With an electric mixer on medium-high speed, beat the granulated sugar, brown sugar, and butter until light and fluffy, about 2 minutes. On low speed, add the egg mixture until combined, about 30 seconds. Add the chocolate mixture and beat until incorporated, about 30 seconds. Beat in the flour mixture until just combined, about 30 seconds.

Scrape the batter into the prepared pan, smooth the batter and bake until the edges are beginning to pull away from the pan, about 45 minutes. Cool upright in the pan on a wire rack for 1 1/2 hours, then invert onto a serving plate and cool completely.

For the glaze:
Cook the cream, corn syrup and chocolate in a small saucepan over medium heat, stirring constantly, until smooth. Stir in the vanilla and set aside until slightly thickened, about 30 minutes. Drizzle the glaze over the cake and let set for at least 10 minutes. Serve.

Best of America's Test Kitchen

6 thoughts on “MoM March ’09 – Best of America’s Test Kitchen: Tunnel of Fudge Cake

  1. I found this recipe in America’s Test Kitchen Blue baking book. I followed the instructions to the letter. The only difference between that recipe and the one posted here is that the Baking Book says to only cool the cake for 10 minutes. This one 1 1/2 hours. As soon as I inverted the cake all the ooey gooey filling came out of the cake and onto my counter. It is the funniest deflated cake I have ever seen. Next time, I will try to keep the cake in the pan for 1 1/2 hours and see if that fixes the problem.


  2. I’ve noticed that a lot of food publications make changes to later prints of recipes or to their online versions, to correct any goofs that were made when the recipe was originally published. That annoys me. I can understand it because everyone makes mistakes, but you’d hope that a professional cooking magazine would have checked these things beforehand. I can only imagine how irate I would be if my cake had oozed out all over the counter. If you do feel up to making this again, let me know if you fared any better after letting it rest for 1 1/2 hours.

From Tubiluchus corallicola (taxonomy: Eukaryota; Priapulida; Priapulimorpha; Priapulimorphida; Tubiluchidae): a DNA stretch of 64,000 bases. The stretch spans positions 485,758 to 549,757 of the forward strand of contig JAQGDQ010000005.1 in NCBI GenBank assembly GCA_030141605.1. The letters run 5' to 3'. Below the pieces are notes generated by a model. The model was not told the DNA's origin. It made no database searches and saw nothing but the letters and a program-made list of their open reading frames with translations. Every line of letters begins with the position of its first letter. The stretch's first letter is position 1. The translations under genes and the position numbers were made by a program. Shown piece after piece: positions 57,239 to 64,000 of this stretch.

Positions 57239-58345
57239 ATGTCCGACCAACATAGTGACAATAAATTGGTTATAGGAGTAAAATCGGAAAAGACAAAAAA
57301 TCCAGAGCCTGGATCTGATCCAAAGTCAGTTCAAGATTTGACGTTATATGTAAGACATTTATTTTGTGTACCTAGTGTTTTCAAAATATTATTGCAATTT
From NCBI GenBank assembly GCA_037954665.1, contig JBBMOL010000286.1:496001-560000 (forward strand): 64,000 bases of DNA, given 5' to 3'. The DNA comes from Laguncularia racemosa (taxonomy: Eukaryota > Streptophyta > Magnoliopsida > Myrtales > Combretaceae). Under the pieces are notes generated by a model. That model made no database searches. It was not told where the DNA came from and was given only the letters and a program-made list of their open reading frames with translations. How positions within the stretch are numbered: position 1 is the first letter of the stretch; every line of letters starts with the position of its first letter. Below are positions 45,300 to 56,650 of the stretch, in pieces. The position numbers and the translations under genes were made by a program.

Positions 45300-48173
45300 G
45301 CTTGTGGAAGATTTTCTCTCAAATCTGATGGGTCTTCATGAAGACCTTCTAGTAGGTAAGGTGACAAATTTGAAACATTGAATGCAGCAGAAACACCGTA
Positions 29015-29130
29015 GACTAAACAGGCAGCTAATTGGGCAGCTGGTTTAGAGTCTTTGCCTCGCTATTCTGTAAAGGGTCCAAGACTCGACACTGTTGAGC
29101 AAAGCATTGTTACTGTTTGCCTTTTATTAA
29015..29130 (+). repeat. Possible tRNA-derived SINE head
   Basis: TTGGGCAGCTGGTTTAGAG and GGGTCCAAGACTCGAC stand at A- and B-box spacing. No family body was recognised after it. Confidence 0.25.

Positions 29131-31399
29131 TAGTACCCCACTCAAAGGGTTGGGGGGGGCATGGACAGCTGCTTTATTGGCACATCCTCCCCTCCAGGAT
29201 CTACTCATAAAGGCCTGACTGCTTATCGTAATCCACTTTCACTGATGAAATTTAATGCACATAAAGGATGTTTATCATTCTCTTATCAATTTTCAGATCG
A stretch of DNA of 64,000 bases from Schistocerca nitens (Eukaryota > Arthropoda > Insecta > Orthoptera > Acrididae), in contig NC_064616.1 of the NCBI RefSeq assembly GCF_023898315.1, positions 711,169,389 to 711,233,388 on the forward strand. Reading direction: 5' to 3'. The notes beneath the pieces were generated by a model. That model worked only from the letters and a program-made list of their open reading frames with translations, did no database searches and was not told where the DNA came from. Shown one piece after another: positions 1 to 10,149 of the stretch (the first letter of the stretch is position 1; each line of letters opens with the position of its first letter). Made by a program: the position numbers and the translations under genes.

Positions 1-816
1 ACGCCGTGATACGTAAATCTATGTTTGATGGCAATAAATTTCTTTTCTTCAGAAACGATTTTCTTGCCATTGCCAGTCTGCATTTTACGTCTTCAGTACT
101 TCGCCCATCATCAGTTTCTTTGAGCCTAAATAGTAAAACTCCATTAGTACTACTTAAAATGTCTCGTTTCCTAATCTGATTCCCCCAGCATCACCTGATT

3. I made this cake and let it cool on the pan for 2 hours before inverting – it was the best chocolate dessert I have made. I took it to work and it was gone in minutes. This does call for a glass of cold milk or coffee with it. Rich, gooey and oh so good.

    Liked by 1 person

  4. Wah whooo! This is now my most favorite cake in the world. I remember my mom making this cake for my brother’s birthday which was a month before mine and it was our all time favorite. But then the fitness era started and cake was off limits. I remember reading my local newspaper and they had printed a recipe for the tunnel of fudge cake. I made it but was not too impressed. I may have over cooked it but the tunnel of fudge was nothing compared to what you get with this recipe. It could be the fine chopping of the nuts, which the other recipe did not ask for. Anyway if you are a chocolate freak, this is IT!

    Liked by 1 person

  5. I remember making this cake years ago with a cake mix, but never with the nuts in it. I really dislike nuts in cake. Every recipe I’ve seen for tunnel of fudge cake today says the nuts are essential. Do you know of any way to make the cake without nuts?


    1. Hi Marti,

      I think the big worry here is that, without the nuts, your cake texture will be nothing but soft — soft cake, soft fudge, soft glaze — with no crunch or excitement of texture. But if you like soft moist cake with lots of fudge then go for it. If you want to omit the nuts but give the texture a little bit of excitement, there are other ways to get some drama in there. Maybe after you add the glaze, sprinkle a 1/4 cup of mini chocolate chips on top? There are probably also a lot of other ways you could add a little texture if you wanted. If you try something new and it works, please come back and let us know! We’d love to hear how any adaptations worked out for you!



Leave a Comment

Fill in your details below or click an icon to log in: Logo

You are commenting using your account. Log Out /  Change )

Google photo

You are commenting using your Google account. Log Out /  Change )

Twitter picture

You are commenting using your Twitter account. Log Out /  Change )

Facebook photo

You are commenting using your Facebook account. Log Out /  Change )

Connecting to %s